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January 25, 2022

Woman falls ill after exposure to monkeys at Pennsylvania crash site

After stopping to assist, she was exposed to the animals' feces while helping to clear crates from the roadway

Accidents Monkeys
Monkeys Pennsylvania Woman Sick Source/Pennsylvania State Police

Multiple long-tailed macaque monkeys escaped from a truck that crashed on Friday in Danville, Pennsylvania. The animal pictured above was among three that were euthanized. One woman who offered help at the scene became ill after her exposure to the monkeys, which were imported to the U.S. for scientific research.

A woman who offered assistance at the scene of a truck crash involving captive lab monkeys in rural Pennsylvania says she has fallen ill after being exposed to the animals' feces and saliva. 

The wild incident unfolded Friday afternoon in Danville, where a truck carrying 100 monkeys collided with a dump truck, spilling the animals onto Route 54 near I-80 in Montour County. Four monkeys escaped from their crates. One was corralled at the scene. The three others became the subjects of a lengthy search by Pennsylvania State Police and the Pennsylvania Game Commission, which located and euthanized the animals Saturday.

Danville resident Michele Fallon was driving directly behind the truck that crashed and observed the monkey crates tumble from the trailer. In a Facebook post, Fallon said she initially was told there were cats inside the crates and offered to help with the cleanup – only to discover she was surrounded by monkeys. 

"I thought I was just doing the right thing by helping," Fallon said in an interview Monday with WBRE. "I had no idea it would turn out this way."

After touching and handling the monkey crates, Fallon said she later developed a cough, runny nose and a pink eye-like reaction in one of her eyes. She explained that she'd had a prior open cut on her hand and became worried about her health.

One of the long-tailed macaques "hissed" at her from inside a crate that fell onto the roadway, she said. 

"I was close to the monkeys. I touched the crates. I walked through their feces. I was very close," Fallon said. "I was inside the trailer where the monkey crates were, so I called to inquire, you know, was I safe?"

When Fallon initially got out of her car to help, she said she was not warned by the truck driver that she shouldn't approach the crates or interact with the animals.

"If he would have told me that, then I would have been more careful," Fallon said.

She was later interviewed at the scene by state police and workers from the U.S. Centers for Disease Control and Prevention. They urged her to take precautions since the monkeys had not been quarantined and monitored.

Fallon went to Geisinger Medical Center in Danville, where she received her first dose of a rabies vaccine and was prescribed anti-viral medication for two weeks.

The shipment of cynomolgus monkeys, commonly known as crab-eating or long-tailed macaques, arrived in the United States via John F. Kennedy International Airport from the island nation of Mauritius in the Indian Ocean. They were destined for an unnamed, CDC-approved quarantine facility. 

The monkeys are considered highly valuable for experimental research, each worth as much as $10,000. Demand for them has increased during the coronavirus pandemic to aid in vaccine development, prompting some scientists to argue that the U.S. should keep a strategic reserve similar to the U.S. government's grain and oil stockpiles.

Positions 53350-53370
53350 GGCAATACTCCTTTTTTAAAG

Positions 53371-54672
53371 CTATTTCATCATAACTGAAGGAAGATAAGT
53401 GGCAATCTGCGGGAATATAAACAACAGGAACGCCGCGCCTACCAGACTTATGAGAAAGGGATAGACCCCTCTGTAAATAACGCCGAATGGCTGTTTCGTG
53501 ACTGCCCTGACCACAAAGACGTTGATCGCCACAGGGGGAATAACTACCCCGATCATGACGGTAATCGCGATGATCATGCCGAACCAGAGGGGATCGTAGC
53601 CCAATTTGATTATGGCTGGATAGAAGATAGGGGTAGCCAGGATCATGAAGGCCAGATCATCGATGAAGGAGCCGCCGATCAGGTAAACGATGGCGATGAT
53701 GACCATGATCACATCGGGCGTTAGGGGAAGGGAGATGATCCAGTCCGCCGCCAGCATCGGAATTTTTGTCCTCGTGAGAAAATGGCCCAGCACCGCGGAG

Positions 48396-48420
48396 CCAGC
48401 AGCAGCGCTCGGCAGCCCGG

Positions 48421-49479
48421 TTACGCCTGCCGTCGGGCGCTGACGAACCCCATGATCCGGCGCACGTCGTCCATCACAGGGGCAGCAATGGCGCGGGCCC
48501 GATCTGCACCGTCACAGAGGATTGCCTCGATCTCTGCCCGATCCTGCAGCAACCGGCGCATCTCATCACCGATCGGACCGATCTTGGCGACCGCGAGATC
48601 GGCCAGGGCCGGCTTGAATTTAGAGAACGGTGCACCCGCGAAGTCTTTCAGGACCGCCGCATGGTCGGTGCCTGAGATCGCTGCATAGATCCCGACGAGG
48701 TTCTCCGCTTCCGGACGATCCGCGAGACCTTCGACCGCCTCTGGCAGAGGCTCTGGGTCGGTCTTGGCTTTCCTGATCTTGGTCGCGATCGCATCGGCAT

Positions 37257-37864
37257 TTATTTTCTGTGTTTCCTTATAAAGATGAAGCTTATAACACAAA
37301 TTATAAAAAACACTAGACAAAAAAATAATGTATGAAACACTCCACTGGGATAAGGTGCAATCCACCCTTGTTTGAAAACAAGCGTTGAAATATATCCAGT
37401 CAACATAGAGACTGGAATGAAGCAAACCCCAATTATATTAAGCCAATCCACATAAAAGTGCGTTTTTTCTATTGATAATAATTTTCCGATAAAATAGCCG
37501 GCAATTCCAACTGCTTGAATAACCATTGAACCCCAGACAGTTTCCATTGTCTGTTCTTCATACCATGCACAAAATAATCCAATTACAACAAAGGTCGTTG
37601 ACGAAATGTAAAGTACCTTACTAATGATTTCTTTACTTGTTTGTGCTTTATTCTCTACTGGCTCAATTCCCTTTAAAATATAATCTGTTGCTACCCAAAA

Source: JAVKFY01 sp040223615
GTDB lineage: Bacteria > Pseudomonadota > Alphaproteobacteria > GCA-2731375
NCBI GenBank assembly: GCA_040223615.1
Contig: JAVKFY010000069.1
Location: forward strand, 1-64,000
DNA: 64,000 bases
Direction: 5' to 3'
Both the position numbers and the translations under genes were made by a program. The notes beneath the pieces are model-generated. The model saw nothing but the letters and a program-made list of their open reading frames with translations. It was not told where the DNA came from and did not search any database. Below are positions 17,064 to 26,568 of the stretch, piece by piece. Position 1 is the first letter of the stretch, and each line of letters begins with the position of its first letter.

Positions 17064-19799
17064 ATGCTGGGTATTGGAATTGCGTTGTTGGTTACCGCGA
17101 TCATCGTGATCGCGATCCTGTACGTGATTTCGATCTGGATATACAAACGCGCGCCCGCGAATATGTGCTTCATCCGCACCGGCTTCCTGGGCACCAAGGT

During the search for the three escaped monkeys, state police had warned the public not to assist in looking for the animals or come into contact with them. The CDC provided technical assistance to state police in managing the response to the incident.

Fallon received a letter from the CDC, obtained by The Daily Mail, urging her to "seek immediate medical attention" if she had any contact with a loose monkey.

"Nonhuman primates and humans are naturally susceptible to many of the same diseases," the CDC explained in its letter.

One of the diseases spread by long-tailed macaques is the herpes B virus, which can be transmitted through saliva, feces or urine. Infections, though extremely rare, can lead to the development of blisters and potentially life-threatening complications if left untreated, according to the CDC

"Because the monkey did hiss at me, and because there was monkey feces around, and I do have an open cut, they just want to be precautious," Fallon said of the treatment she's received.

Others who may have been exposed or in close contact with the monkeys also are advised to seek medical attention.

The CDC wrote in its letter that the surviving monkeys will be quarantined and monitored for infectious diseases for at least 31 days before their release.

Animal rights group PETA has been sharply critical of how the incident was handled, including the exposure risk to humans and the decision to euthanize the escaped monkeys without providing an explanation. The organization filed a complaint with the U.S. Department of Agriculture, which confirmed it has opened an investigation into the incident.

"Feces and urine from the terrified monkeys were reportedly smeared across the highway as crates — that weren’t strapped in as required —flew from the truck, and the Centers for Disease Control and Prevention should be scrambling to ensure that numerous people who were at the scene aren’t in danger," PETA wrote. "The monkeys, some likely injured and all surely terrified, remained on the highway in subfreezing temperatures for hours without any protection or veterinary care as onlookers peered into the crates."

The organization condemned what it called "minimal oversight" in the importation of monkeys for experimental research and demanded an end to their use for experiments.